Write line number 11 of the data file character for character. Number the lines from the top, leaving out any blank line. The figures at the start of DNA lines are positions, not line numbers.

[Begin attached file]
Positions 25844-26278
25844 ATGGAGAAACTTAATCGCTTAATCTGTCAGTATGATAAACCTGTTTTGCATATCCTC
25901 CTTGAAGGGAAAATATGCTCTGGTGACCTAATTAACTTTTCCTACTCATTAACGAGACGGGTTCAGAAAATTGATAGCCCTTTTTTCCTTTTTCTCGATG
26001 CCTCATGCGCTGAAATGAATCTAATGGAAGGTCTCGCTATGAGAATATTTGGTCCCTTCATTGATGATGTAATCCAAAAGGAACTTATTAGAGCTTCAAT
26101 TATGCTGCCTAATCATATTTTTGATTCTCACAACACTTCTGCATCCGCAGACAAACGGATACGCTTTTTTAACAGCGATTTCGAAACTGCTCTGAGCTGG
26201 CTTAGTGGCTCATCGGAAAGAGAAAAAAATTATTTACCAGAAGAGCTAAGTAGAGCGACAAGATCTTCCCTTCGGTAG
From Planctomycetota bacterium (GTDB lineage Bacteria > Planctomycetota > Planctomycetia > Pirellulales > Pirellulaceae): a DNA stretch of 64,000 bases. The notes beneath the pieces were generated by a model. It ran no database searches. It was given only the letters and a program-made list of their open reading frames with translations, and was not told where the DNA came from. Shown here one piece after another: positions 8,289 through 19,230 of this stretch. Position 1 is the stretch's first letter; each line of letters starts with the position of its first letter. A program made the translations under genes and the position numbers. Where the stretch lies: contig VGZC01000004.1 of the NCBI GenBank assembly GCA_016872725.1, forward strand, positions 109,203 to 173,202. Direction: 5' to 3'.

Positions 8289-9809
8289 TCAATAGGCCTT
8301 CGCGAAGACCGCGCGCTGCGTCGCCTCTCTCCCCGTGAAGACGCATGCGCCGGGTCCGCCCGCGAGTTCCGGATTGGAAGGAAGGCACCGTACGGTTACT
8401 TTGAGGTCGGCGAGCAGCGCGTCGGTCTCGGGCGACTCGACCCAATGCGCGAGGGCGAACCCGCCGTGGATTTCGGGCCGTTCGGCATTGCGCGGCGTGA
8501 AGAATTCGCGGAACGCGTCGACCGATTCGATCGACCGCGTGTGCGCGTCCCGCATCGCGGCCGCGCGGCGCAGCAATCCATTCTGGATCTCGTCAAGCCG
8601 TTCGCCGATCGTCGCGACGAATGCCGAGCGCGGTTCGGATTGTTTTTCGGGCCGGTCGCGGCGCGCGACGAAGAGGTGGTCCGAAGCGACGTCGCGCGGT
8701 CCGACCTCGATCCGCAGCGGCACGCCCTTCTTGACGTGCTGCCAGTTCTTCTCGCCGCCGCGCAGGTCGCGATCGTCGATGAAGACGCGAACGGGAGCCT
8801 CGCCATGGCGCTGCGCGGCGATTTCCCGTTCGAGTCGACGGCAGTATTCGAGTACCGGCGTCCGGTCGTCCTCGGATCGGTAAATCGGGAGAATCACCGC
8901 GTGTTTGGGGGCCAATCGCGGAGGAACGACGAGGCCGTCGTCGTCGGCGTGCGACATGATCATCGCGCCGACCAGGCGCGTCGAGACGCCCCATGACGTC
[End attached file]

8401 TTGAGGTCGGCGAGCAGCGCGTCGGTCTCGGGCGACTCGACCCAATGCGCGAGGGCGAACCCGCCGTGGATTTCGGGCCGTTCGGCATTGCGCGGCGTGA